an overlap on the low voltage side, with some allowance for energy
transfer in the non-overlapping period. Some kinds of switched snubber
have been employed to do this successfully, although the added
switches do tend to increase component count and cost.

This is not an issue if you're charging batteries with terminal
voltages that don't reduce to abnormally low values - so you should
decide whether this thing is intended to operate without batteries
early on. In an automotive application, it would be highly abnormal to
expect anything to run without the fuel source.

RL

Re: Half bridge DC-DC converter topology
"legg"  wrote in message =

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I redesigned the circuit for 24V to 320V, and it is not a battery =
charger,20%
but a source of high voltage from a small battery pack.. I had some =
problems20%
with some extremely high short duration (40 nSec) power surges in the20%
MOSFETs at turn-off, and I found that most large capacitors for the =
center20%
tap had fairly high ESR so that they were eating up about 40 watts each. =
So20%
I found that I could use much smaller value capacitors which are =
actually20%
polypropylene film, with ESR of 2-4 mOhms, and things worked much =
better. I20%
had put some hefty snubbers in the circuit but they may not really be20%
needed. It seems like this should work OK for about 1 kW and hopefully =
up to20%
2 kW or so. Maybe 5 kW, although for that I might use 36 or 48 VDC =
input. I20%
want to keep the battery current under 100 amps.

So, here is the simulation:
http://www.enginuitysystems.com/pix/Half_Bridge_24V_320V.png

and the ASC file:
http://www.enginuitysystems.com/pix/Half_Bridge_24V-320V.asc

I might see if I can fix my existing push-pull DC-DC converter pretty =
much20%
as-is but adding the precharge and some series inductance to lower the20%
inrush. I'll see if I can get it to work at 16 kHz with the iron core20%
toroid. That should be interesting.

The new design uses 50 kHz and a ferrite transformer. I need to =
implement a20%
precharge and/or current limit as well. I'll package it in a smaller box =
and20%
add some hooks for measurement and datalogging. I may actually build it =
in a20%
couple of weeks.

Thanks,

paul20%


Re: Half bridge DC-DC converter topology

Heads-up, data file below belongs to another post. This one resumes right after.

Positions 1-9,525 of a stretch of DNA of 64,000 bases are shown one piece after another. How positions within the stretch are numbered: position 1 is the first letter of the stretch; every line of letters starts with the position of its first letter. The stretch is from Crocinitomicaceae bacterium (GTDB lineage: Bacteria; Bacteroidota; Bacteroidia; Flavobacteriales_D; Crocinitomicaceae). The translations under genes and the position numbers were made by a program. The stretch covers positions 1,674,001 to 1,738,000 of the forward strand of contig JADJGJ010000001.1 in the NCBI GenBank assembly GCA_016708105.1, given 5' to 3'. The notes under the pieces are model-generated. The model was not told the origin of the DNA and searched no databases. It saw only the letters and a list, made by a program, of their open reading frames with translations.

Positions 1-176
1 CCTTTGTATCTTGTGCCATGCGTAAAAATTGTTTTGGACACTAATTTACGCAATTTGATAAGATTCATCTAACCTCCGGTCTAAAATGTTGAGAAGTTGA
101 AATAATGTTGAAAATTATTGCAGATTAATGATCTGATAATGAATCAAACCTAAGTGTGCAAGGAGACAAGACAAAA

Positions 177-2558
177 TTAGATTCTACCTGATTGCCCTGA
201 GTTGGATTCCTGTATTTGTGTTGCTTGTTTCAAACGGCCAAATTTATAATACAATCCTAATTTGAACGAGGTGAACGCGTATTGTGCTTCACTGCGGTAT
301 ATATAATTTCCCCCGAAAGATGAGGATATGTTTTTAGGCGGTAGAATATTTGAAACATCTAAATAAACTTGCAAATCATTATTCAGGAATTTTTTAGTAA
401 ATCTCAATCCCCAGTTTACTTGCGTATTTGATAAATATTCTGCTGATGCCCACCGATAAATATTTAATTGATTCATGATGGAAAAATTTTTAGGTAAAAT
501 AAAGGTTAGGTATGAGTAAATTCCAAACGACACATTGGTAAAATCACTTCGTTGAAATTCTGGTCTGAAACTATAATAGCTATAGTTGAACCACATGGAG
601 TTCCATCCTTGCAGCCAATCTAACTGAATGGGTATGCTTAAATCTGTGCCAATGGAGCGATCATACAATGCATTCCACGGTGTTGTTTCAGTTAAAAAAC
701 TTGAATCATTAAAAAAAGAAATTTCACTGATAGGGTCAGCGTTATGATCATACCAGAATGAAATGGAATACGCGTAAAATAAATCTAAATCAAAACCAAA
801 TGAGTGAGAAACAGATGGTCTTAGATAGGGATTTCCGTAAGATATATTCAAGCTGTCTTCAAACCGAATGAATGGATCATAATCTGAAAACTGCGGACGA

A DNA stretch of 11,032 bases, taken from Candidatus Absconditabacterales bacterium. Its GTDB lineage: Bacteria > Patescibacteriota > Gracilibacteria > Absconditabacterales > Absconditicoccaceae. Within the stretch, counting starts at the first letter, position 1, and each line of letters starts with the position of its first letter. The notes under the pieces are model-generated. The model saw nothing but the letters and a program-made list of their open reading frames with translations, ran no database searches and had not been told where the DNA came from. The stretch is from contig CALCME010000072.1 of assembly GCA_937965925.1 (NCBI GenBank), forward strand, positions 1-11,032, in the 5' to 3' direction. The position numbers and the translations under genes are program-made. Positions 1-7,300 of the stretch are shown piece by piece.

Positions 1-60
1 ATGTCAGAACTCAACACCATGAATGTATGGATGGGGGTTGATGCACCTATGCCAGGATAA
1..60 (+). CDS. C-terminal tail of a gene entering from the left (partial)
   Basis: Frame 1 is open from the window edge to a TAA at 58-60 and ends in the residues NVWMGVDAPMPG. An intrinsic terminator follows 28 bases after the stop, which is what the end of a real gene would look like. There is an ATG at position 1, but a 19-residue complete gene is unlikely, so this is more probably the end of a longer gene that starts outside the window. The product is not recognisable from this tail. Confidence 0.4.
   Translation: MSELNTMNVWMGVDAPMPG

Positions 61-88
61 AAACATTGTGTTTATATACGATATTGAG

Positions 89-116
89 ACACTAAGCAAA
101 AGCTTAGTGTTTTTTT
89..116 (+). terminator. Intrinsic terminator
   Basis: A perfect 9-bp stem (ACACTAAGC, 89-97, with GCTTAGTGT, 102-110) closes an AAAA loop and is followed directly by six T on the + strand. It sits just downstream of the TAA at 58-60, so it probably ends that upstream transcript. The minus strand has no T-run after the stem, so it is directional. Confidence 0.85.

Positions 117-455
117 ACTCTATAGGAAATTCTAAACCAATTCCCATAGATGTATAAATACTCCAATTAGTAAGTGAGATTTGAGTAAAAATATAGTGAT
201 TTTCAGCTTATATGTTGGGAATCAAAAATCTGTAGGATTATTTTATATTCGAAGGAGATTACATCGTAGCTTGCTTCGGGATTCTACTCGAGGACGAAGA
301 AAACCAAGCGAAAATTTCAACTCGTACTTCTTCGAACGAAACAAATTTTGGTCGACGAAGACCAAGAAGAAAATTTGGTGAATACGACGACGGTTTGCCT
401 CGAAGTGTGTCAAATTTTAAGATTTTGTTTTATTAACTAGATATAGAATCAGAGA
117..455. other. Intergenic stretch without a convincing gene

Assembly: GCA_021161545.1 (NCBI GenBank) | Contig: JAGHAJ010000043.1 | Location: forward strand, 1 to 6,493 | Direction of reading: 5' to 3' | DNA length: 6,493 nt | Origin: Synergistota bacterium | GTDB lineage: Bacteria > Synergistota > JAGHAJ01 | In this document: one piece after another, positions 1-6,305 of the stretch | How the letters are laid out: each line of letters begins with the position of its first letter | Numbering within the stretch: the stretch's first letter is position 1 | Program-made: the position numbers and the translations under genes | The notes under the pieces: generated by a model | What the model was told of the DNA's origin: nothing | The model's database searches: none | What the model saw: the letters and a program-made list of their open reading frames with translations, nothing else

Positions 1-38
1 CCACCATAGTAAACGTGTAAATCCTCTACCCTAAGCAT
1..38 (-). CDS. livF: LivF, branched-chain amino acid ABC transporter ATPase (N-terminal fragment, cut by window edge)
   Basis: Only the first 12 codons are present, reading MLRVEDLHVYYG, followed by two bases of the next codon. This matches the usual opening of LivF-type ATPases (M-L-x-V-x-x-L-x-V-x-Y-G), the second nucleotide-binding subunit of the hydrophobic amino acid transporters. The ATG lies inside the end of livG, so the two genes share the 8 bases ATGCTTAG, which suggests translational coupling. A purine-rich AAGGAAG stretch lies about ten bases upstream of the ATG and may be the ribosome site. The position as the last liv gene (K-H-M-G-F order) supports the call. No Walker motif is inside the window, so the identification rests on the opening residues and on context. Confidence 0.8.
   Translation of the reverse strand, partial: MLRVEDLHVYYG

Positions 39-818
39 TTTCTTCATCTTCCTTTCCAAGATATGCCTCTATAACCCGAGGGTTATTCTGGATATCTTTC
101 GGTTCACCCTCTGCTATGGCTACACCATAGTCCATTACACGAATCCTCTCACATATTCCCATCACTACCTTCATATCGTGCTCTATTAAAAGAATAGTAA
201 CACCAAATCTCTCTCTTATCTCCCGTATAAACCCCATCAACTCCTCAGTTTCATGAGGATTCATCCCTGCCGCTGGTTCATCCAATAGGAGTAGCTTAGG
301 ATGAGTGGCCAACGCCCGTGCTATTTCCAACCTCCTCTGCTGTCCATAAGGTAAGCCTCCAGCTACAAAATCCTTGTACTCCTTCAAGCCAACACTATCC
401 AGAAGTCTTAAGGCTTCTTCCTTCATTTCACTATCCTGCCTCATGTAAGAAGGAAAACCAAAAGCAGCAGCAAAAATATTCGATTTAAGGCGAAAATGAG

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If you examine your simulation more closely, you'll find some
difficulties exist that are being glossed over.

The power train ripple current, determined by the output inductor,
could not be larger (producing AC losses in the internal source
impedance of over 400W). 20uH is a very small value for the forward
topology at 300V.

Source internal loss can be reduced by two orders of magnitude if the
output inductor value increases by one order. This is not normally the
major design criteria in choosing an output filter inductor, but it's
a good indication that you don't know enough about this design process
to proceed.

I suggest more reading and comprehension, with less bravado, in future
'work'. I doubt your simulations will ever accurately predict behavior
in any low voltage, high current, high frequency circuit, unless some
attempt is made to introduce the physical strays of wiring inductance
and leakage inductance accurately. This requires at least physical
model for first estimation. Admittedly, these precautions were more
commonly enforced in the past, when real hardware, real expense and
real safety were involved.

RL

Re: Half bridge DC-DC converter topology
"legg"  wrote in message =

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I don't really see how the source losses come into play. I was getting =
close20%
to 90% efficiency at about 1 kW power level so there can't be any more =
than20%
100W total losses. And I can see that most of that is in the MOSFETs and =